Notorious killer and rapist Paul Bernardo denied parole
TORONTO -- The families of the victims of Paul Bernardo, who was denied parole today for the second time in three years, say the notorious killer and rapist should not be allowed to apply for release so frequently as it forces them to constantly relive the trauma of his disturbing and horrific crimes.
The Parole Board of Canada took less than an hour to render a decision at today’s hearing for Bernardo, denying him both full and day parole. It was the same conclusion that was reached after about 30 minutes of deliberations at his last hearing in the fall of 2018.
Bernardo, who has been deemed a dangerous offender, has been in prison since 1995 after he was convicted of first-degree murder in the deaths of 14-year old Leslie Mahaffy and 15-year-old Kristen French, two teens he kidnapped, tortured and killed near St. Catharines, Ont. Over the past three decades, much of Bernardo’s time in prison has been spent in protective custody.
Under the current legislation, Bernardo, who is one of the country’s most reviled criminals, is eligible for a parole hearing every two years.
In victim impact statements provided to the parole board on Tuesday, the families of the two murdered teens argued that Bernardo is a psychopath and sexual sadist who should never be released from prison.
“We have had to accept what happened to our precious daughter, but what we cannot and will not accept is the possibility of this happening to another innocent girl by the same perpetrator,” French’s parents Doug and Donna said in their statement to the court.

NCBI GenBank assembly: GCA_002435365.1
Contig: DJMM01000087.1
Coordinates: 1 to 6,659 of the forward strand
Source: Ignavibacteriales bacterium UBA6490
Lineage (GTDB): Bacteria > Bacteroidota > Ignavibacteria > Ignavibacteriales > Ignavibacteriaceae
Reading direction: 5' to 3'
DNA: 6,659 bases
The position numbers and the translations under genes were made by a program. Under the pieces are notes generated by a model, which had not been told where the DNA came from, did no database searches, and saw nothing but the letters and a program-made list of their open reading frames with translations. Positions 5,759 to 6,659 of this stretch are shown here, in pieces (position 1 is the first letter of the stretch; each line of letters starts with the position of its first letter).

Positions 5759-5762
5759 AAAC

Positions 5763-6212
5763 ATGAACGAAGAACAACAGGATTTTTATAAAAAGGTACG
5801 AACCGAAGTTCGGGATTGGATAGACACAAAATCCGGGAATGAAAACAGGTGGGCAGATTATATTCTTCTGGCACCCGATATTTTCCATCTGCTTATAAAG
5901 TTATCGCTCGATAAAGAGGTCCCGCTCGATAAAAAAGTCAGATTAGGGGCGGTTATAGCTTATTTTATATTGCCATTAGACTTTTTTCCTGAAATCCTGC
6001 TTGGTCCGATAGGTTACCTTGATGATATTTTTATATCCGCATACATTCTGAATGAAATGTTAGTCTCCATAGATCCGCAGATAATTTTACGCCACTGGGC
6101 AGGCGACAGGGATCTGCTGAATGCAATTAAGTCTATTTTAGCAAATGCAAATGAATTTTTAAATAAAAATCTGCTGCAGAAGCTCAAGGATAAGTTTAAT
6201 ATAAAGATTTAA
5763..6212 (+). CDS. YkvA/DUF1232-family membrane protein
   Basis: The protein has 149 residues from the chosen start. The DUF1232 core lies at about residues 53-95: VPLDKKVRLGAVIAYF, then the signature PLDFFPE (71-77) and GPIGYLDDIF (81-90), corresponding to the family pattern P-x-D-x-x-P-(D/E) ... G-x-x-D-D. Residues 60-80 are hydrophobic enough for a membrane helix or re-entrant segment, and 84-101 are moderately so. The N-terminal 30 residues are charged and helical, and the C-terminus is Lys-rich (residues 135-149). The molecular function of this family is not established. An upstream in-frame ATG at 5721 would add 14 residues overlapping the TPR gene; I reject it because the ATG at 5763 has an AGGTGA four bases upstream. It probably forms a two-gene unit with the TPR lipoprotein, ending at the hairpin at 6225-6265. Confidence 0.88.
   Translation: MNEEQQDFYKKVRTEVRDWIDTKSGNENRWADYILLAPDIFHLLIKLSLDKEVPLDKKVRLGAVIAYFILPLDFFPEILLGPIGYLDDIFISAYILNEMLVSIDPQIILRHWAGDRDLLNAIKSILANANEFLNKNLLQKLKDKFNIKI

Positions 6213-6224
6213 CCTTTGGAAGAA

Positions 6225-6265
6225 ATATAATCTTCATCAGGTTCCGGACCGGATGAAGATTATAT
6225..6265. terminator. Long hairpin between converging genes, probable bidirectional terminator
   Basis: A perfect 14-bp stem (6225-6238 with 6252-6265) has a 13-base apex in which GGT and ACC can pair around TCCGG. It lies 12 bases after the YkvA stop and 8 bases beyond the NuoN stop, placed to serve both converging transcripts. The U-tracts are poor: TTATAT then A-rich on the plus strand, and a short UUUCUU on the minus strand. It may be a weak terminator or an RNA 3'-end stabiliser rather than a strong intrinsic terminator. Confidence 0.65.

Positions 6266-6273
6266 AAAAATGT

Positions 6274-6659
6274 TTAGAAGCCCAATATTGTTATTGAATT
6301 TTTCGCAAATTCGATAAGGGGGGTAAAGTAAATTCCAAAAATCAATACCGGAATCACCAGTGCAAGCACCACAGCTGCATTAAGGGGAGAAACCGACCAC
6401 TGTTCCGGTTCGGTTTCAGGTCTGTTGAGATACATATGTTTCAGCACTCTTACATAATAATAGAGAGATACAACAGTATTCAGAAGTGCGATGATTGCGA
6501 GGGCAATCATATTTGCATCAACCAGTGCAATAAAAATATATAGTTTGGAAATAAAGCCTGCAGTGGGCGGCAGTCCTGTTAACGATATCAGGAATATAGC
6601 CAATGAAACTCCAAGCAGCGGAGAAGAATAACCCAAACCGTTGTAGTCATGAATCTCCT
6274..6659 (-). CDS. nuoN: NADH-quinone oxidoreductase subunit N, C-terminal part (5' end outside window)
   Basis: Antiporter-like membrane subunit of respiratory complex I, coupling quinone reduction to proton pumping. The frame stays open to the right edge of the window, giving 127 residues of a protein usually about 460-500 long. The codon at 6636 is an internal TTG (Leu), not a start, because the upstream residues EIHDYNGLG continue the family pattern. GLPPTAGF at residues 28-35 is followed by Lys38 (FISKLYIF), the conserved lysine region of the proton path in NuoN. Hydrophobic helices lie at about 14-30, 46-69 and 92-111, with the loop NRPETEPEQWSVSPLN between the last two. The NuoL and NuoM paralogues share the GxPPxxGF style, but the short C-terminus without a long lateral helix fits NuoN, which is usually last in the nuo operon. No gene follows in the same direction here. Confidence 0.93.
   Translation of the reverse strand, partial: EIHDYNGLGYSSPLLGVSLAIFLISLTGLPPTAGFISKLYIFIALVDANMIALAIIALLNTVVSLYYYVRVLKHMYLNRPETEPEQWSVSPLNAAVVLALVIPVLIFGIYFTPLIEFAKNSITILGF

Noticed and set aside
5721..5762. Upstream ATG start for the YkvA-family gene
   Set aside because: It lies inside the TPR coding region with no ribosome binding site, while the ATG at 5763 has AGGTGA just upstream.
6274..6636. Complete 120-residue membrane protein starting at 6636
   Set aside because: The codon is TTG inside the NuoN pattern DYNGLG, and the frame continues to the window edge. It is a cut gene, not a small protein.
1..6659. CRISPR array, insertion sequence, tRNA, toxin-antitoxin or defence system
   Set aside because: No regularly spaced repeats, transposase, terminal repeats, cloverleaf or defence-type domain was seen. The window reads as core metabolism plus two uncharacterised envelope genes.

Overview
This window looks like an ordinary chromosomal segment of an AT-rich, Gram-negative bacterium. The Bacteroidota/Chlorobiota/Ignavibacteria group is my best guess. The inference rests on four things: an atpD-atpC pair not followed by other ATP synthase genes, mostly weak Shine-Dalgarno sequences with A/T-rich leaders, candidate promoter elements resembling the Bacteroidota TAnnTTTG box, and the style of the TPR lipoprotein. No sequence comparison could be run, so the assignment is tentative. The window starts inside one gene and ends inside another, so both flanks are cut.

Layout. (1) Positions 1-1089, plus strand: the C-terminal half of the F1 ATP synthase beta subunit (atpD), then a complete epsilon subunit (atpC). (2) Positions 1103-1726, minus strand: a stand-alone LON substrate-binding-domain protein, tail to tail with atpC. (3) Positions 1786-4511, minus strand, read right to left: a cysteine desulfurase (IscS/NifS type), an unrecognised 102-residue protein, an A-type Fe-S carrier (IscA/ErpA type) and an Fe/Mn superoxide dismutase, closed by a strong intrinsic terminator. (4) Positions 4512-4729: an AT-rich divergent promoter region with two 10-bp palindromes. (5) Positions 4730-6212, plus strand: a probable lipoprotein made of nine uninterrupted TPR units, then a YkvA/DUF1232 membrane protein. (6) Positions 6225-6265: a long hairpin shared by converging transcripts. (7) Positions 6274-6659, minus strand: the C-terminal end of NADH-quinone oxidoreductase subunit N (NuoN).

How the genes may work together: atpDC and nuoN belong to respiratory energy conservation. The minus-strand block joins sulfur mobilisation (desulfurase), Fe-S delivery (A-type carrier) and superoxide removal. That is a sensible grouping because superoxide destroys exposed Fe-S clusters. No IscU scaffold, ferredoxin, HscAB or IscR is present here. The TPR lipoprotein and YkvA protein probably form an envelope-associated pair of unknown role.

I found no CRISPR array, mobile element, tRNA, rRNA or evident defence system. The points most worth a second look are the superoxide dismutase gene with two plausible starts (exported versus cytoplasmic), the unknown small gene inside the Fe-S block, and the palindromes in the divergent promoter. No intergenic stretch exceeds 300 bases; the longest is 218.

“A psychopath must never be allowed in a position where he can repeat his atrocities.”
'The pain is a life sentence'
The couple said it has been a “painful and difficult process” to have to prepare yet another victim impact statement just two and a half years after Bernardo’s last parole hearing.
“It has taken all these years for us to deal with all the details of Kristen’s abduction, forceful confinement and murder; it’s been an agonizing time to accept all that she had to endure,” they said.
“For those who say that time heals, they don’t know the excruciating pain that comes from such a horrific loss. Time doesn’t heal the pain; the pain is a life sentence.”
The Mahaffy family also expressed frustration that they must relive Bernardo’s crimes every few years when he decides to apply for release.
"We so hoped to find peace but because of Bernardo’s brutal actions and his pornographic video taping of his sadistic violence, multiple trials and appeals and legal actions have been endured by us, never forgetting that what we have endured for decades could never compare to what Leslie endured," the victim impact statement read.
“Since the last parole hearing in October 2018, we have tried to forget about this dangerous offender’s existence and enjoy and remember everything about Leslie’s short and previous life. Yet once again, Bernardo’s desires are inflicted on us as he inserts himself into our lives again, forcing his horrors and terrifying memories upon us. It takes time for us to heal after and before each parole hearing.”